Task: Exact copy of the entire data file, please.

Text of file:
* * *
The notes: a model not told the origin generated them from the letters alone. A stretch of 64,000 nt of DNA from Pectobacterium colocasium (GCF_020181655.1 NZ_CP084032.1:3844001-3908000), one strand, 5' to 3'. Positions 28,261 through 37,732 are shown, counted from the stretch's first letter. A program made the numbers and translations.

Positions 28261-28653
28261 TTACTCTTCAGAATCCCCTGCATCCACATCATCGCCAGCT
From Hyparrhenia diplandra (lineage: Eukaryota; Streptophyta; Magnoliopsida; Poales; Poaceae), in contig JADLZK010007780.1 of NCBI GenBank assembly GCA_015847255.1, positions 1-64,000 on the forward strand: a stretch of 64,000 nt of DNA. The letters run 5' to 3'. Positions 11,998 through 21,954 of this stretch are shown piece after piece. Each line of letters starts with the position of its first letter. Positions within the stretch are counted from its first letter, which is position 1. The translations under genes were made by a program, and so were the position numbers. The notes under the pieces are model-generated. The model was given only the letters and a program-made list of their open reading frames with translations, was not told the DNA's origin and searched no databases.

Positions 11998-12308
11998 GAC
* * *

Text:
The notes: a model not told the origin generated them from the letters alone. A stretch of 64,000 nt of DNA from Pectobacterium colocasium (GCF_020181655.1 NZ_CP084032.1:3844001-3908000), one strand, 5' to 3'. Positions 28,261 through 37,732 are shown, counted from the stretch's first letter. A program made the numbers and translations.

Positions 28261-28653
28261 TTACTCTTCAGAATCCCCTGCATCCACATCATCGCCAGCT
From Hyparrhenia diplandra (lineage: Eukaryota; Streptophyta; Magnoliopsida; Poales; Poaceae), in contig JADLZK010007780.1 of NCBI GenBank assembly GCA_015847255.1, positions 1-64,000 on the forward strand: a stretch of 64,000 nt of DNA. The letters run 5' to 3'. Positions 11,998 through 21,954 of this stretch are shown piece after piece. Each line of letters starts with the position of its first letter. Positions within the stretch are counted from its first letter, which is position 1. The translations under genes were made by a program, and so were the position numbers. The notes under the pieces are model-generated. The model was given only the letters and a program-made list of their open reading frames with translations, was not told the DNA's origin and searched no databases.

Positions 11998-12308
11998 GAC